ERIE - Since 1969, Chosen International Medical Assistance has provided refurbished medical equipment to help communities and individuals.
Enter its workshop and you'll hear grinding metal and the pounding of a ball-peen hammer.
Seven or eight men, mostly retired, gather a few days each week at the workshop in Millcreek Township, near Erie International Airport, to rebuild and refurbish used medical equipment that is then used in mission trips around the globe.
"These look like junk when they come in here," Bob Corey said as he removed the door on a 60-inch sterilizer. Corey, 83, retired from Steris Corp., an Erie firm that deals with medical supplies and sterilization.
Nearby, volunteer Ralph Edes, 62, cleans pipe fittings. "I like to work with my hands," said Edes, who is a GE Transportation retiree.
Tool-and-die maker Bruce Platz, 58, oversees the work of refurbishing the sterilizers, some of which might have been built in Erie.
"We've supplied surgical tables, sterilizers and lights to places such as Haiti and Sierra Leone, 110 countries in all," Platz said. He's planning a mission trip to Mexico with Edes that will be his seventh or eighth time helping out in remote areas of the world. The men plan to drill and build a water well for a community there.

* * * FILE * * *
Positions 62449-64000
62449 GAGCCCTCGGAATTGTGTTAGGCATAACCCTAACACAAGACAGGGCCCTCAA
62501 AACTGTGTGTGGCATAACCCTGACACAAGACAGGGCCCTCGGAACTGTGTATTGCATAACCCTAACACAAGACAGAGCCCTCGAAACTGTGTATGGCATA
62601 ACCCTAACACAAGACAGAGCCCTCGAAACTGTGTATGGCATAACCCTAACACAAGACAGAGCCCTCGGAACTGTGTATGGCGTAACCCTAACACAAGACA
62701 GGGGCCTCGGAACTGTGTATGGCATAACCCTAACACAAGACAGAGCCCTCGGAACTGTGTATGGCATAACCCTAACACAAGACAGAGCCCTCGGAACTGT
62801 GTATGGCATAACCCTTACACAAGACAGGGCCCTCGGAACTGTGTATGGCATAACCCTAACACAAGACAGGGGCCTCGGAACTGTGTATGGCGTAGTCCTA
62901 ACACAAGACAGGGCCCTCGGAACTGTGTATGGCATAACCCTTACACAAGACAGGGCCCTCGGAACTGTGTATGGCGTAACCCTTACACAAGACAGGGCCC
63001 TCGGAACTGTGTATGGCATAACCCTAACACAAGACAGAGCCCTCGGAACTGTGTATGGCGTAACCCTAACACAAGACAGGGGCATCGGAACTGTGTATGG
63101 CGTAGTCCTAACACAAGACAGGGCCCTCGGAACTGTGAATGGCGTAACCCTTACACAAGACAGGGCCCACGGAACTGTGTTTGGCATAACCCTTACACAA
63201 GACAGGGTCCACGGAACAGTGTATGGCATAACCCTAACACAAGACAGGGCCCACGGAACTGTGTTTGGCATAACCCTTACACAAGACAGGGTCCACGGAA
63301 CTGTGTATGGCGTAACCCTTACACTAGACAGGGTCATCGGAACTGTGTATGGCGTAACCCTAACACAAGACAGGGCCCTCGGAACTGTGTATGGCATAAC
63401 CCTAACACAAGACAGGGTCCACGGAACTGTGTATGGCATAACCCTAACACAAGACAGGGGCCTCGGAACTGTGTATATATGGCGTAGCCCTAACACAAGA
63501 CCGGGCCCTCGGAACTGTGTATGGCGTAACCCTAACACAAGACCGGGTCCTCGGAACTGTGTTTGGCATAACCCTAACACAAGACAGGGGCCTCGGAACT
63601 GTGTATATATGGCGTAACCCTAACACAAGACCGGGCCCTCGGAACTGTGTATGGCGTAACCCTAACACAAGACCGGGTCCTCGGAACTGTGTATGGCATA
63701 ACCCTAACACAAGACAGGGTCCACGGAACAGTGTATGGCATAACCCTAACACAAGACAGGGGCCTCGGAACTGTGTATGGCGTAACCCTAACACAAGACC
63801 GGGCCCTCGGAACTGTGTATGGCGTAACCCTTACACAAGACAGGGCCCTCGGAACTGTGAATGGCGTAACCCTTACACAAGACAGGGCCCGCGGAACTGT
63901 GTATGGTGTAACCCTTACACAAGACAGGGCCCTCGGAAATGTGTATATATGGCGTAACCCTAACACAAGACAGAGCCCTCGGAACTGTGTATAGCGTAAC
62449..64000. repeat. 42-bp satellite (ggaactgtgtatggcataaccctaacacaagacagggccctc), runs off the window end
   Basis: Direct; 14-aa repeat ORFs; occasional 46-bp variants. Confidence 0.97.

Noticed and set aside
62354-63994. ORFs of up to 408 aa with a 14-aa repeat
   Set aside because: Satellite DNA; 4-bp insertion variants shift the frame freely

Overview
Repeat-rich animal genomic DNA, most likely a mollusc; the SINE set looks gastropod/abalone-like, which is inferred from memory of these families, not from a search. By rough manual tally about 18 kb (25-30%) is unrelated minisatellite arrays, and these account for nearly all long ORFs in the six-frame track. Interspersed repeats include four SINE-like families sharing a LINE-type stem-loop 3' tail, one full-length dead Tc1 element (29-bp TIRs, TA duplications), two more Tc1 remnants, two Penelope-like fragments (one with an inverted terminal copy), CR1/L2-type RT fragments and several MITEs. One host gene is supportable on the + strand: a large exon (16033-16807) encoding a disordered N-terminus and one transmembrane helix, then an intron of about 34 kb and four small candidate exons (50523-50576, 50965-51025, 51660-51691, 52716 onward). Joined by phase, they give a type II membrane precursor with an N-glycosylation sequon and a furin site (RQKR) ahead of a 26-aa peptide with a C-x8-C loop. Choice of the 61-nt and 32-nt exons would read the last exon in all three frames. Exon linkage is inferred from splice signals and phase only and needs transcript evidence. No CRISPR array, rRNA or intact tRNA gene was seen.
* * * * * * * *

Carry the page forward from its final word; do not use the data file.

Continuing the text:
"We acquire the sterilizers when Steris customers trade in their old ones," said Jeff Mazza, community outreach facilitator at Chosen International Medical Assistance. "We can't distribute in the U.S. or markets that compete with Steris, so that's how the mission trips evolved."
"Typically clients pay a reduced fee for the sterilizers," Mazza added. "Usually we send a staff member and volunteer to install the equipment and provide training."
Chosen International Medical Assistance is a faith-based nonprofit that was founded in 1969 in Millcreek.
One area that has grown steadily is the home health-care program, which provides items such as wheelchairs, walkers, shower chairs and other items at no cost. On average, more than 150 pieces of medical equipment are provided each month, said Mazza. The number of equipment refurbished for the home health-care program more than doubled since 2015, he said.
"Unfortunately, we turn away about 30 people each month because we just don't have the supply," Mazza said.
Chosen also partners with Ramps of Hope, building and installing wheelchair ramps in the community, and We Need Your Shoes, which takes used shoes and distributes them to micro-entrepreneurs in developing nations.
Back in the shop, Edes was asked how he felt about his first mission trip out of the country.
"I can help somebody out," said Edes. "It gives an Erie guy a chance to go somewhere and let people know what we're all about."